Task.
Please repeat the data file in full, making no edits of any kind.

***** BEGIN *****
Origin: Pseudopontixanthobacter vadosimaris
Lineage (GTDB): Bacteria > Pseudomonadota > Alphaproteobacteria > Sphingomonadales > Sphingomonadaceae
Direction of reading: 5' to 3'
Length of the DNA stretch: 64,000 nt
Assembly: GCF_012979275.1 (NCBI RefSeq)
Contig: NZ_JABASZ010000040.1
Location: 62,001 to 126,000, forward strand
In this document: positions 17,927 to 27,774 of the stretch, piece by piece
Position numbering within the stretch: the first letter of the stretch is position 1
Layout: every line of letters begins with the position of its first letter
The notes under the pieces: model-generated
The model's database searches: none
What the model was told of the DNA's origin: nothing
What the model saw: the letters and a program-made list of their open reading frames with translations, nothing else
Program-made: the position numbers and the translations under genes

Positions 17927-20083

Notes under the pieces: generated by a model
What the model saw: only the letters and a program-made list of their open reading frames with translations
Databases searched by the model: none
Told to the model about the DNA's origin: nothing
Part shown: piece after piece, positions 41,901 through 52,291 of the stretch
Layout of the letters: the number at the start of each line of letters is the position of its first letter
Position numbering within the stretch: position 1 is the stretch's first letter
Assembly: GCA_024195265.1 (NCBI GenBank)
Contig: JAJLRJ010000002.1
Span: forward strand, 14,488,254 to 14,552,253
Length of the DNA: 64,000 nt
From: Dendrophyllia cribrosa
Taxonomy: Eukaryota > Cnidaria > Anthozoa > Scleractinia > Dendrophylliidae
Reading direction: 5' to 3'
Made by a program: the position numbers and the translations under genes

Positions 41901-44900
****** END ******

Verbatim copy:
Origin: Pseudopontixanthobacter vadosimaris
Lineage (GTDB): Bacteria > Pseudomonadota > Alphaproteobacteria > Sphingomonadales > Sphingomonadaceae
Direction of reading: 5' to 3'
Length of the DNA stretch: 64,000 nt
Assembly: GCF_012979275.1 (NCBI RefSeq)
Contig: NZ_JABASZ010000040.1
Location: 62,001 to 126,000, forward strand
In this document: positions 17,927 to 27,774 of the stretch, piece by piece
Position numbering within the stretch: the first letter of the stretch is position 1
Layout: every line of letters begins with the position of its first letter
The notes under the pieces: model-generated
The model's database searches: none
What the model was told of the DNA's origin: nothing
What the model saw: the letters and a program-made list of their open reading frames with translations, nothing else
Program-made: the position numbers and the translations under genes

Positions 17927-20083

Notes under the pieces: generated by a model
What the model saw: only the letters and a program-made list of their open reading frames with translations
Databases searched by the model: none
Told to the model about the DNA's origin: nothing
Part shown: piece after piece, positions 41,901 through 52,291 of the stretch
Layout of the letters: the number at the start of each line of letters is the position of its first letter
Position numbering within the stretch: position 1 is the stretch's first letter
Assembly: GCA_024195265.1 (NCBI GenBank)
Contig: JAJLRJ010000002.1
Span: forward strand, 14,488,254 to 14,552,253
Length of the DNA: 64,000 nt
From: Dendrophyllia cribrosa
Taxonomy: Eukaryota > Cnidaria > Anthozoa > Scleractinia > Dendrophylliidae
Reading direction: 5' to 3'
Made by a program: the position numbers and the translations under genes

Positions 41901-44900